This also means that you should have a little fun recognizing the submission of a proposal, not just a proposal win. Recognize these ‘day in-day out’ accomplishments so that no one takes your team and what you do for granted. Find something that motivates you and your team—a celebratory luncheon, a happy hour, or games at Dave & Busters. For example at my company, Rodger, the CEO of ProSphere, had a captain’s bell mounted in the hall to use as we celebrate successes.  We ring the bell anytime we successfully submit a proposal or when we WIN one (I do admit we ring it a little louder on the wins!!).  The point is everyone loves to ring the bell – and the whole team stops when we do that and we celebrate the accomplishment.

4.  When something does go wrong—you miss a proposal deadline or a project milestone, a deliverable isn’t accepted, or you suffer a proposal loss—keep your perspective. The team will take their cues from you. If you are down and dejected by a recent turn of events, they will be, too. This doesn’t mean that you have to fake positivity in the face of a loss—just that you recognize that your response will be watched.
Bring them together and explore lessons learned. Find out what went wrong so that you can avoid it next time. Then stop looking back. Create some “forward focus” questions to get you out of the valley of despair, such as: “what went right,” “what can we do differently next time,” etc. This helps you and your team keep a clear focus on the future. Then, brainstorm the answers to these questions as a team. In doing so, you not only create a clear plan for success next time, but you have taught your team how to recover from a loss. This goes a long way to maintaining and strengthening morale. If you want to have a successful team you have to invest in maintaining a positive and healthy morale for your team.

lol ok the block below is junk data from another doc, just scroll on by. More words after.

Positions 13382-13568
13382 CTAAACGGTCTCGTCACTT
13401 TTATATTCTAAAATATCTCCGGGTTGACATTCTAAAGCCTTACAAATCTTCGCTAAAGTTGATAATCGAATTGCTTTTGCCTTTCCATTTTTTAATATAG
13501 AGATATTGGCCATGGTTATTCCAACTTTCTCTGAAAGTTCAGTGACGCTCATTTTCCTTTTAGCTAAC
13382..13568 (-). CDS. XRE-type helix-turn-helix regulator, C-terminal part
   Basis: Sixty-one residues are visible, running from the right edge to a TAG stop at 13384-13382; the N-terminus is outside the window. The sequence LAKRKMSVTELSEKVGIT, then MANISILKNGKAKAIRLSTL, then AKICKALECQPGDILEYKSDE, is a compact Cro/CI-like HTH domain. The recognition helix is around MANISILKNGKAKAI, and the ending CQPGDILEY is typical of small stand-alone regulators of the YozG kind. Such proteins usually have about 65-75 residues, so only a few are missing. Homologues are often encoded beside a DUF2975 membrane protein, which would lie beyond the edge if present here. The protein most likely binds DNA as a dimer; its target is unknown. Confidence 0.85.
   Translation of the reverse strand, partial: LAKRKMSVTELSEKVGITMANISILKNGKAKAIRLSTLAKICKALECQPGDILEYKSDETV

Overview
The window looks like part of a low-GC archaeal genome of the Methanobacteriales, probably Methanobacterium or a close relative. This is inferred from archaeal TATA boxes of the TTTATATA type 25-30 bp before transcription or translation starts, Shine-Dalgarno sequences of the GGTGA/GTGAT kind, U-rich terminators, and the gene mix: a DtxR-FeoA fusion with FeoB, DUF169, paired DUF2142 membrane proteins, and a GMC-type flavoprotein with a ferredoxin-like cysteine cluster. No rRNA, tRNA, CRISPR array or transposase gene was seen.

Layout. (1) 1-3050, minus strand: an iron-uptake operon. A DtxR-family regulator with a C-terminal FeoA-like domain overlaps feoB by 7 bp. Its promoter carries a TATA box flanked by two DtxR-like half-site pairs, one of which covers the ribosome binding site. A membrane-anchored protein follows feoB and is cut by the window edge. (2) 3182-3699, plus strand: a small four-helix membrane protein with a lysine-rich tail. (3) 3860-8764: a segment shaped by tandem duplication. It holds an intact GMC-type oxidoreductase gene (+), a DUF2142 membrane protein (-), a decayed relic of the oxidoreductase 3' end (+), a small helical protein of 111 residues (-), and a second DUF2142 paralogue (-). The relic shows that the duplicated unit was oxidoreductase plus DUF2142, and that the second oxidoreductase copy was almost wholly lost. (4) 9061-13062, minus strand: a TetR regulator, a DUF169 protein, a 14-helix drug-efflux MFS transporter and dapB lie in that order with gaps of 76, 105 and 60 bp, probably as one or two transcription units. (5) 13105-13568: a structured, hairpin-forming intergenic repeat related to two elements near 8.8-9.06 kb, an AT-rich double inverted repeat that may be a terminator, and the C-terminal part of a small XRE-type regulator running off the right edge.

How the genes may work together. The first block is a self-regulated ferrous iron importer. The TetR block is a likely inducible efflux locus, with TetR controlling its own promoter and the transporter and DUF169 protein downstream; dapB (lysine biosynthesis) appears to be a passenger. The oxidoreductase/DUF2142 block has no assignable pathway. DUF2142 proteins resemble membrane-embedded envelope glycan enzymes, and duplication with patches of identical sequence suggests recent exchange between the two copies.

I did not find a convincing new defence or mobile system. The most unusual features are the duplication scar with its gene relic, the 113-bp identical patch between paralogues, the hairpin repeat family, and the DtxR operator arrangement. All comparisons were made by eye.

My final thought is that you need to measure success by the characteristics of what the team does.  Observe your team, or have someone else do it for you, to see if they are exhibiting the characteristics of a successful team.

Do you have any good ideas on maintaining team morale?  Please post them in a comment!

New Year, New Job? What’s Your Plan for Success?

If you are like me, your new year coincided with a new job, CONGRATULATIONS!

If again you are like me, you have probably hit the ground running. That’s the natural response. No doubt, there are many of things on your plate—some of which your boss wants done ‘yesterday’.  So I understand your situation, but I want to encourage you to take moment to consider the following question:  “What’s your plan for success?”  Whether you are in a new job or not, taking the time to answer this question can improve your professional success, as well as the success rates of your projects.  And what better time to do a plan than at the start of a new year?

As you consider your plan for success, here are seven things to think about: